Bangkok Has Me Now: performance raising funds for Thai women’s shelter

Kavi’s father used to say, “Can’t I beat my daughter?”

Unfortunately, says Kavi, her brother picked up this attitude as well.

Kavi’s parents’ first methods of discipline were beating, punching, and strangling.

She said, “It took me 26 years to walk out of the abusive situation, to realize that I was mistreated. I want others to know that it’s fine to walk away if you are not being treated right and there is nothing to be grateful about if you are being mistreated.”

Kavi, a thirty-something from Singapore, is one of three women in Bangkok, Thailand participating in a performance titled “Bangkok Has Me Now” to raise money for a battered women’s shelter in Chiang Rai.

I wanted to learn more about the stories behind the women performing, so I asked Kavi, as well as two other participating women, about their experiences and thoughts on domestic violence. All three women have chosen to conceal their last names to protect their privacy.

Dariya, also in her thirties, who grew up in Nakon Phanom, said that she saw her friends abused by their boyfriends when she was younger. One of her friends’ boyfriends locked her in a closet for a few hours. In another incident, Dariya heard a couple fighting in a parking lot. The boyfriend was being violent to his girlfriend and the security guard was “trying to talk him out of it.” When the boyfriend didn’t listen, Dariya called the police.

Darya said that she was nervous that the police would not respond because within Thai culture there is a tendency to turn a blind eye to domestic violence and to mind one’s own business. She said, “I was told at various times in my life that when lovers fight, they will sort it out themselves. We are just outsiders.”

Statistics show how common is the problem of intimate partner violence in Thailand.

The Numbers

A 2018 survey of intimate partner violence (IPV) in Thailand carried out by the Thai Women and Men Progressive Movement Foundation surveyed 1608 females from the Bangkok area between the ages of 17 and 40.

42.2 percent of respondents said that they had been forced into sexual acts by their husbands or boyfriends.

41.1 percent said that they were forced to have an abortion.

18.2 percent of women viewed having sex with their husbands or boyfriends as “a duty.”

WMPM also surveyed 1617 men in 2016. 14 percent of these men admitted to using violence when facing a jealous conflict. 42.4 percent said that they forced themselves on their partners when they were angry.

Tanadya, a Bangkok native, shared her thoughts about domestic violence in Thailand. She said, “I feel that men are not sexually satisfied with their partners, so they seek out sex from somewhere else, and if neither their partners or someone else agrees to sex, then they rape them.”

Tanadya went on, “Sex education shouldn’t only be for the school system, we have to raise awareness about sexuality more and more in society in general so that we can increase understanding that this behavior is wrong and unacceptable.”

Tanadya also mentioned negligence by Thai authorities as being a factor allowing sexual violence, such as the Thai police’s response to women being assaulted at the annual Thai water festival of Songkaran, in which the police warned women not to dress “sexy.” Tanadya said that she believed that the government had a responsibility to hold assaulters accountable.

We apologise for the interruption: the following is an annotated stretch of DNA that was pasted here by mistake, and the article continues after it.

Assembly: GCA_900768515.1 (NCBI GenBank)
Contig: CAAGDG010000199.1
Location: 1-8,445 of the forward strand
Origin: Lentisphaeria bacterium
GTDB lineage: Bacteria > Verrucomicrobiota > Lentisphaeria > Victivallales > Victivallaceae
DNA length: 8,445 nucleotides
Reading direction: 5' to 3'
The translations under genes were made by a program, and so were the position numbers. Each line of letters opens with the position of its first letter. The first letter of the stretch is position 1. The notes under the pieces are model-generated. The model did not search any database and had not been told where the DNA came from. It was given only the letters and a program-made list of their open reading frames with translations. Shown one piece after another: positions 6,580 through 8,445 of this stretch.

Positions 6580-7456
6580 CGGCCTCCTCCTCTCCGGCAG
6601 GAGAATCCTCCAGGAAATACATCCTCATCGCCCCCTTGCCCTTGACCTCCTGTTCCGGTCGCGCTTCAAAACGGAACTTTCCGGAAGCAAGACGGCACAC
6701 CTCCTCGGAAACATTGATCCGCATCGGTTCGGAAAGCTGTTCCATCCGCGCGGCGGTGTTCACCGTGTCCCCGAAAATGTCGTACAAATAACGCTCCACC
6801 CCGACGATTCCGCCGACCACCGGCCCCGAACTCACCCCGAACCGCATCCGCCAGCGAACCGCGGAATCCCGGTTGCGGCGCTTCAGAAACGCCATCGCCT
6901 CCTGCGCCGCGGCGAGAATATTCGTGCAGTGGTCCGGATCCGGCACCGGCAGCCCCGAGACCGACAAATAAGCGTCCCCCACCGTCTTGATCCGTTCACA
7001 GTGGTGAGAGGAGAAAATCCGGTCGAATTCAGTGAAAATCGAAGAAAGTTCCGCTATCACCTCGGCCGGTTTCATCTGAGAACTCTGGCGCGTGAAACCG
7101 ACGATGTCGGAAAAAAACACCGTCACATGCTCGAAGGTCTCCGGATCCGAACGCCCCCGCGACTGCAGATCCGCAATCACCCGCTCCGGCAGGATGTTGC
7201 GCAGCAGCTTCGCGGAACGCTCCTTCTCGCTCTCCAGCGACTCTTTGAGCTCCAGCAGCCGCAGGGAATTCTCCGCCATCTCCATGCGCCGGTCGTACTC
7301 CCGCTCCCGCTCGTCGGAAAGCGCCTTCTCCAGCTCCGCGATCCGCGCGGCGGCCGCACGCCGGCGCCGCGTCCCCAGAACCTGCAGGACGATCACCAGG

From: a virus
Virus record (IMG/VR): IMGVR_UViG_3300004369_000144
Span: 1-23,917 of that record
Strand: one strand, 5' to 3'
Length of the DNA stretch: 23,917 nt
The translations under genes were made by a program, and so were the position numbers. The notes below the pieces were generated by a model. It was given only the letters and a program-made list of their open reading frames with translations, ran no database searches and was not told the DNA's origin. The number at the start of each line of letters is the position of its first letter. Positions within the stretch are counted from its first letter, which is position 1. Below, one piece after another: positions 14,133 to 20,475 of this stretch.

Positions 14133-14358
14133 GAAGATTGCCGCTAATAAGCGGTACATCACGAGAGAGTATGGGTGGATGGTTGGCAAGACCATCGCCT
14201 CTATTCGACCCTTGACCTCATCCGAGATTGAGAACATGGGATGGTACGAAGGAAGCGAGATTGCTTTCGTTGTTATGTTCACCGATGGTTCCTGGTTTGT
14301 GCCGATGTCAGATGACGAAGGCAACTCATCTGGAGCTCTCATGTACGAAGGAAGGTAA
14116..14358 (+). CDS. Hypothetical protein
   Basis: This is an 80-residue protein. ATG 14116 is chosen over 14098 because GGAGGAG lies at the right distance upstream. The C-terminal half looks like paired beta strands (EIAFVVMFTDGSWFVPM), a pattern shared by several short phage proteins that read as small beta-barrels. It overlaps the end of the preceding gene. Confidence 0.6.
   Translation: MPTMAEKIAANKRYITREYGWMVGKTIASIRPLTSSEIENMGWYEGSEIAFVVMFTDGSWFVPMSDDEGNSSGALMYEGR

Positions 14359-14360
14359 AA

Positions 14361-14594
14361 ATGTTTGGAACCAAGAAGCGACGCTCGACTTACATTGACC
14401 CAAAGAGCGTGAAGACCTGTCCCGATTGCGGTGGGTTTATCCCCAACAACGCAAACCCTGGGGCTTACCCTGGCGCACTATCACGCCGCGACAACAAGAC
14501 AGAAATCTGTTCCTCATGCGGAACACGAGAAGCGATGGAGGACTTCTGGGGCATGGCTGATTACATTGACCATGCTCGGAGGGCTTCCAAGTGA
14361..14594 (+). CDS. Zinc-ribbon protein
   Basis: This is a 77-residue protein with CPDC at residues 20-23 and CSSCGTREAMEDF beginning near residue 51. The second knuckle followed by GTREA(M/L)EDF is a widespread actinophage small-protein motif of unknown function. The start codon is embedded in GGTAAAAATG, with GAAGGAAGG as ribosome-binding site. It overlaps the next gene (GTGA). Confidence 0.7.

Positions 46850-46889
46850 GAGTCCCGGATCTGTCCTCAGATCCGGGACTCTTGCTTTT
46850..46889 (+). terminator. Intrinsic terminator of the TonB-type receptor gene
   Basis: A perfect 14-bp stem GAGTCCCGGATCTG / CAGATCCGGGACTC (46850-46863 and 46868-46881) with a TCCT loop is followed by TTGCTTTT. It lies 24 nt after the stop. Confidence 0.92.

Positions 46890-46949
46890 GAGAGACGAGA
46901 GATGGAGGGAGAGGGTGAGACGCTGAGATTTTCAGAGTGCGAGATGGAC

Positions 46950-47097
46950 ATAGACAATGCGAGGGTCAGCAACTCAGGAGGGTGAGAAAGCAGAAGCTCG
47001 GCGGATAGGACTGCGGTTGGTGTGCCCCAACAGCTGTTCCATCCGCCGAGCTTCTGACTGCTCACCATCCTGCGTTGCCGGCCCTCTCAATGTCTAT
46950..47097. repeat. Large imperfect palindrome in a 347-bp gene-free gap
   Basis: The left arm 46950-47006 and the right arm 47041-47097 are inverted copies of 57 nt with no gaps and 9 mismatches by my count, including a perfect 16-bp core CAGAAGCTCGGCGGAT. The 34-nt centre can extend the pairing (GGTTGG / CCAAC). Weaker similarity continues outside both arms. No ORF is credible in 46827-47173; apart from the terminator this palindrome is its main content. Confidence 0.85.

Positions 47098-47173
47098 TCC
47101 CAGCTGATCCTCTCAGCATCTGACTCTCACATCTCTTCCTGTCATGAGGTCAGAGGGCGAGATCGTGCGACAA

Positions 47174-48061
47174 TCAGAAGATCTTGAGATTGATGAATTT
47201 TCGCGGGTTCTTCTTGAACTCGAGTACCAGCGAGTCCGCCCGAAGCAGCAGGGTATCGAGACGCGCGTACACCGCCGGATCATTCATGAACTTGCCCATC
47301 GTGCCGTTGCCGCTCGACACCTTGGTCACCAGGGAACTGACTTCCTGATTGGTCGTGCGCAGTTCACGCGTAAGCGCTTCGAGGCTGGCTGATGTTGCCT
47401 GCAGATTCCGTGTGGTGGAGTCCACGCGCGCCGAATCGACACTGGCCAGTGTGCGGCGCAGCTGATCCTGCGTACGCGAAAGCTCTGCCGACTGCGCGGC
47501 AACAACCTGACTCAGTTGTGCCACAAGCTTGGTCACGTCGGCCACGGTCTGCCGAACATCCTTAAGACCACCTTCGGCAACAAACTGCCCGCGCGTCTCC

The performers of “Bangkok Has Me Now” will share these statistics and more with the audience, and give an opportunity to discuss possible solutions to issues of intimate violence in Thailand.

Taking a Stand

Hannah Meltzer, 34, is organizing the “Bangkok Has Me Now” event to feel casual and intimate, as opposed to a formal performance.

In discussing what motivated her to organize the performance, Meltzer, who is originally from the UK, said that after a successful performance of “The Vagina Monologues” in March on International Women’s Day she, “wanted to keep our [women’s] voice out there and sustain people’s attention throughout the year, not just in March.”

Meltzer said that the name “Bangkok Has Me Now” was originally a nod towards “The Hangover 2,” which was set in Bangkok, however she soon started to think about it at a deeper level: “Doesn’t Bangkok have us all in some way? We live here, not elsewhere. Many of us were born here, many of us chose to live here—many of us do not leave, or we come back.”

The event includes monologues and poems, some pieces are funny stories about dating, and others are serious performances about harassment and abuse. Together they praise the common themes of women’s stories and experiences in Thailand.

Homepage cover of Baan Phak Phing, a home for abused children (photo: courtesy of Baan Phak Phing)

Visit “Bangkok Has Me Now” on November 22nd at 7 PM at Checkin 99 in Bangkok.

All proceeds will be donated to the Baan Phak Phing charity, a shelter for abused girls aged 6-18 in Chiang Rai. The money will be used to take the girls on a vacation trip, to buy them new uniforms, and to pay for other services that the shelter provides.

Tara Abhasakun

Tara Abhasakun

Tara is a Thai-Iranian-American journalist currently living in Bangkok. She has covered women’s rights in the Middle East and Thailand, as well as Middle Eastern religious minority rights, for Borderless News Online and Sisterhood Magazine among many others.